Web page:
There were 16,058 homes and condominiums sold in the six-county region, up 10.6 percent from 14,523 sales a year earlier, DataQuick said. It was the largest January tally since 18,128 homes sold during that month of 2007.
The median sales price was $321,000, down slightly from $323,000 in December but up 23.5 percent from $260,000 a year earlier. It was the 10th straight month of year-over-year increases.
Absentee buyers—mostly investors and second-home buyers—bought 30.7 percent of the homes sold, up from 28 percent a year earlier and the most since DataQuick began keeping track in 2000.
Cash buyers accounted for 34.9 percent of homes sold, up from 32.2 percent a year earlier and well above the monthly average of 15.8 percent since DataQuick began keeping track in 1988.
DataQuick President John Walsh cast doubt on predictions of another housing bubble, saying the market was still climbing out of a deep hole. Still, he said sharp gains in segments of the market may prove unsustainable.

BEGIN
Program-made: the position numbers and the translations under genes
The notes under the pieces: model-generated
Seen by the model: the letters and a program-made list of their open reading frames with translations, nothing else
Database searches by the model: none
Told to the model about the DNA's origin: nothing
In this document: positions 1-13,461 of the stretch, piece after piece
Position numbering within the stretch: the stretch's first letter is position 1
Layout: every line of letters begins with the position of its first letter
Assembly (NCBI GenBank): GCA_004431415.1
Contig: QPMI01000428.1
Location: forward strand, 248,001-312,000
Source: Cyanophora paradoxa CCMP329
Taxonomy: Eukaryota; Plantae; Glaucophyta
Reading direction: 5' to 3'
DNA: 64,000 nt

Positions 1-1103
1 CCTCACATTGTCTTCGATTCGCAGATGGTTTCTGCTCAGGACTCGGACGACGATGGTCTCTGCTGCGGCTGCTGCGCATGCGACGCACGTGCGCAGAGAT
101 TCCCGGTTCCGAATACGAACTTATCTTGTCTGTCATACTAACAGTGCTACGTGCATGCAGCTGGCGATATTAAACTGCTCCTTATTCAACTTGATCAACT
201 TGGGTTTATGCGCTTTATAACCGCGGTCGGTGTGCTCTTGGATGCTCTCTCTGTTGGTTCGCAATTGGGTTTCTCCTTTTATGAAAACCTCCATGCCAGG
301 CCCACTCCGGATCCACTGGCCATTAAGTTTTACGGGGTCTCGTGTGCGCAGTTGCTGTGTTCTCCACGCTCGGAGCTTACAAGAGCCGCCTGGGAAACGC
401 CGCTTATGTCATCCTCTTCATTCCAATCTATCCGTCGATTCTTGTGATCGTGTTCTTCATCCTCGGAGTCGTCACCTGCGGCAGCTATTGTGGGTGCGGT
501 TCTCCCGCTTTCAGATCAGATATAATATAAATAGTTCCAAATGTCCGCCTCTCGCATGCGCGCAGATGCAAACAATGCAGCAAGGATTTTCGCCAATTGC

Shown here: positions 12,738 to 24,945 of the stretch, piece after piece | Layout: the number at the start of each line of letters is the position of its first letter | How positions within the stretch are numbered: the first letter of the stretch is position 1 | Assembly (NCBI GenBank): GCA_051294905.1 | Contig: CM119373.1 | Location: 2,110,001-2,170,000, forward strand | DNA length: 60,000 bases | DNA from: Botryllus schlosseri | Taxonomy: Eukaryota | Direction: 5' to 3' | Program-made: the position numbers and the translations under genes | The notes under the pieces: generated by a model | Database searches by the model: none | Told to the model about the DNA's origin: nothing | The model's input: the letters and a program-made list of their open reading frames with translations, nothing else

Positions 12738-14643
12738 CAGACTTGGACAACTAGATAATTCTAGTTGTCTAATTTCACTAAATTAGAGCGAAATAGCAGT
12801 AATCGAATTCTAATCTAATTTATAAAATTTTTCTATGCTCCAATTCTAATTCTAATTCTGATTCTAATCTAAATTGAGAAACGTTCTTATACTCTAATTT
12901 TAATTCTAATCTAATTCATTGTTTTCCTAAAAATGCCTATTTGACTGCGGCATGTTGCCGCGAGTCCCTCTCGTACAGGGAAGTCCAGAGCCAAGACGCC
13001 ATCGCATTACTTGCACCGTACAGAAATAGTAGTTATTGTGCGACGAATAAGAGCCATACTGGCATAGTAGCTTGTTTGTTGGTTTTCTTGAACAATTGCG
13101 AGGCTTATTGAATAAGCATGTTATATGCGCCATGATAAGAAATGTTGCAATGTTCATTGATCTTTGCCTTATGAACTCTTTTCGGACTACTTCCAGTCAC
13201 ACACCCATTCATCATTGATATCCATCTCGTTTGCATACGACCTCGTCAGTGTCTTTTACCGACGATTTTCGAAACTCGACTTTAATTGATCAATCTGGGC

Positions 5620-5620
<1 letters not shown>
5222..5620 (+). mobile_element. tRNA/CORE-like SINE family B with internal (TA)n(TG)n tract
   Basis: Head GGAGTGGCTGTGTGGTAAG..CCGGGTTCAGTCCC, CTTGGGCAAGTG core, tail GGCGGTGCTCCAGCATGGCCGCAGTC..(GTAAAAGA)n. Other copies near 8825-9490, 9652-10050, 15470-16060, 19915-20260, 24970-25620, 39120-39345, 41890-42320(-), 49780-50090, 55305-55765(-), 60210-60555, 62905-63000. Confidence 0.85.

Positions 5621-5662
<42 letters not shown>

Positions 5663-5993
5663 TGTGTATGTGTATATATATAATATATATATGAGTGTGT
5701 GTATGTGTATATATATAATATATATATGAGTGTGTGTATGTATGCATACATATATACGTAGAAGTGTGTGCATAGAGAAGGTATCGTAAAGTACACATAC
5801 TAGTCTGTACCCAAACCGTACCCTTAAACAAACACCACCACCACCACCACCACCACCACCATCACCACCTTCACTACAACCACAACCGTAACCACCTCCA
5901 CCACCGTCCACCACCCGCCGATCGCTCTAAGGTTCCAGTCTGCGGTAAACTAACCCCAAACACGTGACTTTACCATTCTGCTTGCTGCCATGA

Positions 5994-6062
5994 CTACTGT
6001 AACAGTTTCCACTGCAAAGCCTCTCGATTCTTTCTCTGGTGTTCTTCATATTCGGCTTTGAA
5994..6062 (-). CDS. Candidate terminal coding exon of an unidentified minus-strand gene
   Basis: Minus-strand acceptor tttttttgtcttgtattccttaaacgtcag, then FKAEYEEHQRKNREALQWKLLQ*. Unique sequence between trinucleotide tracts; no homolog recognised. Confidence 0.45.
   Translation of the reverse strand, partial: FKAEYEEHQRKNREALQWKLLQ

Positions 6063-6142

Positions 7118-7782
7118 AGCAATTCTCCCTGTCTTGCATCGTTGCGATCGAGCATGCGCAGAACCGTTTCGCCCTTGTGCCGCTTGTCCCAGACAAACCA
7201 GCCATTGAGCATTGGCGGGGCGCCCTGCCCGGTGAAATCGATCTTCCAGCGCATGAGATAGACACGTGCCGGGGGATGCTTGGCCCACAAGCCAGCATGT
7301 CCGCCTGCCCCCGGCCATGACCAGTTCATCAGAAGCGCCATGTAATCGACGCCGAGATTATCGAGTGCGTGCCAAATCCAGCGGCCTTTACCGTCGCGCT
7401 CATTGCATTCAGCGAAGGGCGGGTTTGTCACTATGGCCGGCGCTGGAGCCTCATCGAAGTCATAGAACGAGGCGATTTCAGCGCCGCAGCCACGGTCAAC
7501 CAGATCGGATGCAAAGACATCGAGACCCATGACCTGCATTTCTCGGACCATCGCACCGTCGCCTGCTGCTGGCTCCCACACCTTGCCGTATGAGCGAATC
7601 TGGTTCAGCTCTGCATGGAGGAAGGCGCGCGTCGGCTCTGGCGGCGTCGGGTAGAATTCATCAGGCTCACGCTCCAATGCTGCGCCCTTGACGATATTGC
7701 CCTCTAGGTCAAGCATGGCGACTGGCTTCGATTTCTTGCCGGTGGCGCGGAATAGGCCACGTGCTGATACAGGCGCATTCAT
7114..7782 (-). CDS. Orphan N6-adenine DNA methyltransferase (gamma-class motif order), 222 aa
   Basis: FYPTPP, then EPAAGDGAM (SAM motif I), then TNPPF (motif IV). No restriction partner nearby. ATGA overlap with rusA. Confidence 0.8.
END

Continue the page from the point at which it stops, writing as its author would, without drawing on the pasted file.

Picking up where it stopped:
"A lot of today's housing demand is fueled not by spectacular job growth and soaring consumer confidence, but by super-low mortgage rates and unusually high levels of investor and cash purchases. Take away any one of those elements and it will matter," Walsh said.
Pricier, coastal regions posted the strongest sales gains. Orange County, the most expensive with a median price of $460,000, saw sales soar 29.9 percent from last year. San Bernardino, the most affordable with a median price of $177,500, posted the most sluggish growth, eking out a 4.2 percent gain.
Sales above $800,000 nearly doubled, and sales between $300,000 and $800,000 increased by half, while sales below $300,000 fell 12.2 percent.
Foreclosed properties made up a smaller part of the sales mix, lifting the median sales price because they tend to sell at steep discounts. Homes that had been foreclosed upon in the previous year made up 15 percent of existing home sales, down from 32.6 percent a year earlier and 56.7 percent in February 2009.